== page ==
The poverty of learning
Part of the problem is that “knowledge” has been incorrectly defined as “grammatical concepts.” Children’s author Frank Cottrell-Boyce tells me he has done readings in primary schools where the teacher says afterwards: “Now class, let’s identify the wow words, connectives and metaphors that Frank is using here.” This is not the fault of teachers: “I see amazing work all the time,” he says, “but it’s in the teeth of what they’re asked to do—they’re having to gouge moments out of the day and twist the curriculum to be able to do it.”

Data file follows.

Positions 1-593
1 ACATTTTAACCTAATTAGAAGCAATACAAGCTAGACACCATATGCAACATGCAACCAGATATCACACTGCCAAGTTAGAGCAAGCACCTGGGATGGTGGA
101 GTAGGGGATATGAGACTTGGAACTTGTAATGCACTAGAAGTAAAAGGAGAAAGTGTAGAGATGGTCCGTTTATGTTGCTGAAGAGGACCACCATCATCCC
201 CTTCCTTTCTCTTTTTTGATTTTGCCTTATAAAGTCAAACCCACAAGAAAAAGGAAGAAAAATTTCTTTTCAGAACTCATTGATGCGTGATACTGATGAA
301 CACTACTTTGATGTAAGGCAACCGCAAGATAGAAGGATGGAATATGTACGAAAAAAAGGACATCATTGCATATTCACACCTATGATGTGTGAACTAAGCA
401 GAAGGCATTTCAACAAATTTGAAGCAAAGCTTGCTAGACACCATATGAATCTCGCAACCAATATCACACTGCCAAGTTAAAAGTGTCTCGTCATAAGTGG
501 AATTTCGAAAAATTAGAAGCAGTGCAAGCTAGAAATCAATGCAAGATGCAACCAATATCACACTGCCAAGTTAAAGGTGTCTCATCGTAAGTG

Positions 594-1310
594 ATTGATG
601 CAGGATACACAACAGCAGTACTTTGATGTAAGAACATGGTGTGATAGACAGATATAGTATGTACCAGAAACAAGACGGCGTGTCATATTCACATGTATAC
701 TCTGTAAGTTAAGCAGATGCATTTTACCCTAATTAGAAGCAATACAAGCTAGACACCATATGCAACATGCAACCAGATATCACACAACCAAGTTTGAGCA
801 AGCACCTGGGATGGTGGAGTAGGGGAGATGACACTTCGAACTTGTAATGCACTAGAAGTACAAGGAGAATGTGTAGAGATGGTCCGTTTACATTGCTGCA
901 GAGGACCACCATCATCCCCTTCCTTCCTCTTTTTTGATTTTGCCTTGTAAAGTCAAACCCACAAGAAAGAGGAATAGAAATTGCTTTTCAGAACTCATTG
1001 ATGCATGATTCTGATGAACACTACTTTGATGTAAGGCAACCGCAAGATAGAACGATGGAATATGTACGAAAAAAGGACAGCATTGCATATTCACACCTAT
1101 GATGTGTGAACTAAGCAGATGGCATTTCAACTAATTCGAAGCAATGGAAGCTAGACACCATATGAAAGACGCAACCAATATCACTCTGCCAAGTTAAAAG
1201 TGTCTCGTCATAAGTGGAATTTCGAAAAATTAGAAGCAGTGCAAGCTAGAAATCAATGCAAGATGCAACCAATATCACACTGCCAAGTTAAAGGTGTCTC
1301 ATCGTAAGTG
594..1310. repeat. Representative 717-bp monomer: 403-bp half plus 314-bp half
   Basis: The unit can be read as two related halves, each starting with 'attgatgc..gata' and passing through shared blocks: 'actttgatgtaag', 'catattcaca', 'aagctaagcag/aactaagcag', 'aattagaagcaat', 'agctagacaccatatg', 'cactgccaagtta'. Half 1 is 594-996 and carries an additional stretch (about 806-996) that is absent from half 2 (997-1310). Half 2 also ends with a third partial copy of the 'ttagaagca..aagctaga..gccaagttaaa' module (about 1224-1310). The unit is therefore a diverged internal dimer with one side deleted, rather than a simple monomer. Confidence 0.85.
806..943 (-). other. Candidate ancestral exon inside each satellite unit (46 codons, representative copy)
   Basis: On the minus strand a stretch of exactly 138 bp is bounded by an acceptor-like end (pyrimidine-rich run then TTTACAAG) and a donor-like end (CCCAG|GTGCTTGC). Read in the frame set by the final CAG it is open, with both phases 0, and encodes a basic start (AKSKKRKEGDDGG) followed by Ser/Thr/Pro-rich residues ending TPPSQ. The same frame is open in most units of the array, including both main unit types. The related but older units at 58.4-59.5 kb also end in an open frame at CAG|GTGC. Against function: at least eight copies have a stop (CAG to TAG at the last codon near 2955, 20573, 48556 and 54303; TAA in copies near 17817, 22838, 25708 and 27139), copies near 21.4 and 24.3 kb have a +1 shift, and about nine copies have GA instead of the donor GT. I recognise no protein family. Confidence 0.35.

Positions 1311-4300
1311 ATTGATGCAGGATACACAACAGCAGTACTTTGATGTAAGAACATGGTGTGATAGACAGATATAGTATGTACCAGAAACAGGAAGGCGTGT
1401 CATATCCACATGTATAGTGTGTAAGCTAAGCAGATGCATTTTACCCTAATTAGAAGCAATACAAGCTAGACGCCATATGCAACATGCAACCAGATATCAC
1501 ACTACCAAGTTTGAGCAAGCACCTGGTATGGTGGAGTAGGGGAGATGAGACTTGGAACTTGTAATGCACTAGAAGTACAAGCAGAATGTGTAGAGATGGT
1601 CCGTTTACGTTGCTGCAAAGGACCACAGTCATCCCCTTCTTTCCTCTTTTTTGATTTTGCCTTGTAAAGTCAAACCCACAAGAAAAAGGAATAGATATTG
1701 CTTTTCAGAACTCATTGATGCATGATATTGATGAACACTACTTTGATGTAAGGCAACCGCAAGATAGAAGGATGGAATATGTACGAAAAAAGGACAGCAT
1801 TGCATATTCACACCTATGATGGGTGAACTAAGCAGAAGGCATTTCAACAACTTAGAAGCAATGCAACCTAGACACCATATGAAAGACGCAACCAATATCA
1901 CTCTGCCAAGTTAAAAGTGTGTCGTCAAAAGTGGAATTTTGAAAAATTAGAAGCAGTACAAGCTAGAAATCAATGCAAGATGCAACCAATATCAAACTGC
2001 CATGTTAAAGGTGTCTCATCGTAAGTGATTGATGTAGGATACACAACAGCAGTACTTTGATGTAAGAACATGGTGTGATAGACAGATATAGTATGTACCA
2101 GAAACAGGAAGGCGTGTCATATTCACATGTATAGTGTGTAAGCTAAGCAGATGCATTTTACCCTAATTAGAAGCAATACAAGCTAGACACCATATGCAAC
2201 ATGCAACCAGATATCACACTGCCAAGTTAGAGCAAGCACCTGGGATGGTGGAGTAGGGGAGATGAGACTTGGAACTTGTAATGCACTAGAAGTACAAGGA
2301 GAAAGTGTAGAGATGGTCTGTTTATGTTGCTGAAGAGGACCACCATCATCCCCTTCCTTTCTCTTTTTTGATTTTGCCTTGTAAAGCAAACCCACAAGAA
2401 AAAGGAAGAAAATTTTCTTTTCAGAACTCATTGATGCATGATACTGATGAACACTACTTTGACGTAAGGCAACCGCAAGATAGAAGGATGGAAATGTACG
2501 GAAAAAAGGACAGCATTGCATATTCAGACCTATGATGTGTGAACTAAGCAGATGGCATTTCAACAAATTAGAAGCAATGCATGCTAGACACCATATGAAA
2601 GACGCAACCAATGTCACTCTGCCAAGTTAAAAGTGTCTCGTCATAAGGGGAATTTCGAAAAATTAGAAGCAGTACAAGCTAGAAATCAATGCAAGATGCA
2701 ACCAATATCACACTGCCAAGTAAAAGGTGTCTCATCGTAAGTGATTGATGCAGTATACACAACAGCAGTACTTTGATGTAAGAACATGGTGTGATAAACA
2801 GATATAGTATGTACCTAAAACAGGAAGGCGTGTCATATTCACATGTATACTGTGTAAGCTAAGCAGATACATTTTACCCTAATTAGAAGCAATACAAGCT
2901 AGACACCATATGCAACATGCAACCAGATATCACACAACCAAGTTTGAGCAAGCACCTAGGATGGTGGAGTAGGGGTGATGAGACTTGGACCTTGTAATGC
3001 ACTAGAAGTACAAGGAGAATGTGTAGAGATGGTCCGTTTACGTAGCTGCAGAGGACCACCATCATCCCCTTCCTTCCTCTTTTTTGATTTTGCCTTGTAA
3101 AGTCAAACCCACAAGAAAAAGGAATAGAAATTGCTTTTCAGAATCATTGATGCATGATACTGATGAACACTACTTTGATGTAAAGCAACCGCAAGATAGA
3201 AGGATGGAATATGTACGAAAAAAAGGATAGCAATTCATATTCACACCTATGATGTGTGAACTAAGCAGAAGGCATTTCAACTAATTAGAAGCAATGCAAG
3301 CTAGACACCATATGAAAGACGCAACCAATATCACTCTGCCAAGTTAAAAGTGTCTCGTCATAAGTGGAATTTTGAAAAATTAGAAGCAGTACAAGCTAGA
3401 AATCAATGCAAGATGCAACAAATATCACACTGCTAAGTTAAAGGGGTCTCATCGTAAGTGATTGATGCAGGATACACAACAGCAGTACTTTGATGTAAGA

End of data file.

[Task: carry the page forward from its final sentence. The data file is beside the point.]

Cottrell-Boyce believes the value of listening to stories is being missed. “It’s a strange thing for a writer to say,” he tells me, “but I think we really overvalue writing”. A lot of the writing that’s done in the classroom is to create some physical entity that can be assessed. It has no intrinsic value apart from the testing—and kids know that.” [emphasis added]
I was just going to say: some people seem to hate children — and it is not the teachers. But it is more than that: some people just seem to hate the idea of childhood.